In-app browsers like those in Facebook and Instagram are a big privacy risk, developer shows

in-app browsers | Facebook app on an iPhone screen

One of the more annoying things some apps do is incorporate their own in-app browser, opening that for web links instead of respecting your chosen default browser.

This has long been a nuisance, but a developer has now explained the security risks of doing so, especially when dealing with companies not noted for their privacy standards – like Facebook

The nuisance factor of in-app browsers is that they don’t allow us access to our stored data, like usernames and passwords, for auto-login – nor payment info for purchases. That means we have to enter that data manually, instead of letting Safari do it for us.

But the bigger issue, explains Fastlane founder Felix Krause, is the privacy risks of using an in-app browser. He uses Meta as an example.

The iOS Instagram and Facebook app render all third party links and ads within their app using a custom in-app browser. This causes various risks for the user, with the host app being able to track every single interaction with external websites, from all form inputs like passwords and addresses, to every single tap.

He refers to Instagram, but exactly the same things are true of Facebook:

This is a very simple way for Meta to skirt Apple’s App Tracking Transparency rules; it also works for both unencrypted and encrypted websites.

It’s important to note that Krause isn’t able to state what info Meta does extract – he has confirmed only that they do extract something.

I don’t have a list of precise data Instagram sends back home. I do have proof that the Instagram and Facebook app actively run JavaScript commands to inject an additional JS SDK without the user’s consent, as well as tracking the user’s text selections. If Instagram is doing this already, they could also inject any other JS code.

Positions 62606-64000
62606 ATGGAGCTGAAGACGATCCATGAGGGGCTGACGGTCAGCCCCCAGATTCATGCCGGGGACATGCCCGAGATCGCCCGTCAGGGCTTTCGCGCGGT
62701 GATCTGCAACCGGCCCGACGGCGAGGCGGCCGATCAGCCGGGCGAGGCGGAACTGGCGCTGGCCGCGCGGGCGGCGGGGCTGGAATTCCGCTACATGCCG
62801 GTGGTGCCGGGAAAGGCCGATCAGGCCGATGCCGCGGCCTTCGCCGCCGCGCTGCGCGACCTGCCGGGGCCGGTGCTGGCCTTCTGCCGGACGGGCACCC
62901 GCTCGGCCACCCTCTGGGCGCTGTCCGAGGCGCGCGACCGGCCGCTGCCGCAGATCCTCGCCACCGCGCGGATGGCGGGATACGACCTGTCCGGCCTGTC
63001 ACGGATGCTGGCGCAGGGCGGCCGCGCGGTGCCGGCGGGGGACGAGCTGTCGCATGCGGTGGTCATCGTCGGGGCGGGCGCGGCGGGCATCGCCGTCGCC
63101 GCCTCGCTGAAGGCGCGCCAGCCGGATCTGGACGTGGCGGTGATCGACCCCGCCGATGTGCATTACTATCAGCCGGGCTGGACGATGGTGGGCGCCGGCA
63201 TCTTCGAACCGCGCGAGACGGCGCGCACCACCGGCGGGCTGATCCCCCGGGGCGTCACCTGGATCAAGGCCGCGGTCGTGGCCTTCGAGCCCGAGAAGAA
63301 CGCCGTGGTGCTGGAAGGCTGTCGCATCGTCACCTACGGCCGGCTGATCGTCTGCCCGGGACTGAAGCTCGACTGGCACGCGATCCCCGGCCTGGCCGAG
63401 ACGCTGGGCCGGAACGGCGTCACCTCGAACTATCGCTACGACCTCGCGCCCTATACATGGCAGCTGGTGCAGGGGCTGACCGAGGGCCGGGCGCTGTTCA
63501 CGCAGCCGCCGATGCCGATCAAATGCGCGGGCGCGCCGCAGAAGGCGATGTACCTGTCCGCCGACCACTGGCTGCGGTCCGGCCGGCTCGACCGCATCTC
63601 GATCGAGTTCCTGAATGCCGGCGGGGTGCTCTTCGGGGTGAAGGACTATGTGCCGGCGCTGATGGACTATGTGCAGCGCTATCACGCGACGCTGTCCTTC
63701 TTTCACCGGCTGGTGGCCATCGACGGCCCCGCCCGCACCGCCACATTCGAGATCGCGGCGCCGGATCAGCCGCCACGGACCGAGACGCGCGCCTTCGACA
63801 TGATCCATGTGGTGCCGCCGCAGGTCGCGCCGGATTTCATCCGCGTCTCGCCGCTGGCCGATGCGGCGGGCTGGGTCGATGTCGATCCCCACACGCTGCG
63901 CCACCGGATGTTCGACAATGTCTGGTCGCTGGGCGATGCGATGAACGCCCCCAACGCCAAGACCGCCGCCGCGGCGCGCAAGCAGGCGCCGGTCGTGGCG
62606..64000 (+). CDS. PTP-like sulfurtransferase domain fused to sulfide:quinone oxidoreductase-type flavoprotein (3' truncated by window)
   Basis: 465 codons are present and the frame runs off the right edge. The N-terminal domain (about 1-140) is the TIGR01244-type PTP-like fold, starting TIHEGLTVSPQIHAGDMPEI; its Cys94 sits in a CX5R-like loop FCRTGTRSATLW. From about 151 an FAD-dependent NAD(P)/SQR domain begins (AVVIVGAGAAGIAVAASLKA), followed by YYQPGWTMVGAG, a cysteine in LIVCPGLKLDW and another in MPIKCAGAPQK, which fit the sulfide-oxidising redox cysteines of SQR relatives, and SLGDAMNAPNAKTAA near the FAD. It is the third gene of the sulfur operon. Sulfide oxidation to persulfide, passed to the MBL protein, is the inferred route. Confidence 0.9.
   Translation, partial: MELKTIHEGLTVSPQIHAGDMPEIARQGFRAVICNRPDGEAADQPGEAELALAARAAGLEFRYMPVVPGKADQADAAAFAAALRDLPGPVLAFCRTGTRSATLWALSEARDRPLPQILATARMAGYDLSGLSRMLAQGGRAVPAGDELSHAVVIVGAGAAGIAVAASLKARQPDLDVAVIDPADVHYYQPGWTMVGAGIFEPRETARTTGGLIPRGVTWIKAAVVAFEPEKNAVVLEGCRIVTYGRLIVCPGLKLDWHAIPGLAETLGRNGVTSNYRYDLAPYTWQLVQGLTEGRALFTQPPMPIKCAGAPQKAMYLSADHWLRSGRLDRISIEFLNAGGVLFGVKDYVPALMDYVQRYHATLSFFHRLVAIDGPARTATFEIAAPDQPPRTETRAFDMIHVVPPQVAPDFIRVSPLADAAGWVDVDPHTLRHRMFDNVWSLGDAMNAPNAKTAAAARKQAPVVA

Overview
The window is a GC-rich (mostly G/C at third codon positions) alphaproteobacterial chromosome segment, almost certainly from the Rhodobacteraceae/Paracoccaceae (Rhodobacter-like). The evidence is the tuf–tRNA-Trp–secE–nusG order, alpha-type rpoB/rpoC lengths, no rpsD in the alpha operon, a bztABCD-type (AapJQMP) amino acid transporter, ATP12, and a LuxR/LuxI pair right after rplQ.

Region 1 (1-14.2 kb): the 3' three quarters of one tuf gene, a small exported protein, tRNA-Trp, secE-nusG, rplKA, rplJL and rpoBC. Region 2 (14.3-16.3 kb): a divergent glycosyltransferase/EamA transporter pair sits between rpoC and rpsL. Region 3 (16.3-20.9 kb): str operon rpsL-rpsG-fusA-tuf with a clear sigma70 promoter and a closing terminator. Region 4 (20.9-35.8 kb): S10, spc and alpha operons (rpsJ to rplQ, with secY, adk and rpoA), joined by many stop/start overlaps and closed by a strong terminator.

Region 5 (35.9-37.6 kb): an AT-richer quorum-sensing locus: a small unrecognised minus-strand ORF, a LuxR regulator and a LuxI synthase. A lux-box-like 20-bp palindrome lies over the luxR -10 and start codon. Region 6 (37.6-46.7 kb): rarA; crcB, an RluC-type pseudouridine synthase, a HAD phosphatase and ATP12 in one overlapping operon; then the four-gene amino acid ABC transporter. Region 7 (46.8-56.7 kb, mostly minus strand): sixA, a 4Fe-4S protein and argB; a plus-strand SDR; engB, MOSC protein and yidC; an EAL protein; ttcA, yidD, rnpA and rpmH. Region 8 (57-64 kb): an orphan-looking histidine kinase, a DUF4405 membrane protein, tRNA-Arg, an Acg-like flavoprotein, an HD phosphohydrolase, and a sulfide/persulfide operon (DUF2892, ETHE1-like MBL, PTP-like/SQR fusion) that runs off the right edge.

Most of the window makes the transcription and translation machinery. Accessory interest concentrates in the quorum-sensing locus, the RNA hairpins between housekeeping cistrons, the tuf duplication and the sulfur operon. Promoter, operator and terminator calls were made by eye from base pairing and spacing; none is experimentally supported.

In practice, of course, Meta won’t be copying down your passwords and credit card details. But because we can’t tell what info it is extracting, it’s another reason to always jump straight out of in-app browsers into your preferred one.

In the Facebook app, for example, you can hit the three dots bottom-right, then select Open in Browser. If you don’t have that option within an app, there will usually be a Share icon whose options include either this or the ability to copy the link in order to paste it into Safari.

Krause also explains how websites can protect themselves against unwitting participation in this type of data collection.

Until Instagram resolves this issue (if ever), you can quite easily trick the Instagram and Facebook app to believe the tracking code is already installed. Just add the following to your HTML code:

<span id="iab-pcm-sdk"></span>
<span id="iab-autofill-sdk"></span>

Additionally, to prevent Instagram from tracking the user’s text selections on your website:

const originalEventListener = document.addEventListener
document.addEventListener = function(a, b) {
    if (b.toString().indexOf("messageHandlers.fb_getSelection") > -1) {
        return null;
    }
    return originalEventListener.apply(this, arguments);
}

Finally, he has some recommendations for Apple in order to counter these types of privacy breaches.

Photo: James Yarema/Unsplash

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Ben Lovejoy

Ben Lovejoy is a British technology writer and EU Editor for 9to5Mac. He’s known for his op-eds and diary pieces, exploring his experience of Apple products over time, for a more rounded review. He also writes fiction, with two technothriller novels, a couple of SF shorts and a rom-com!

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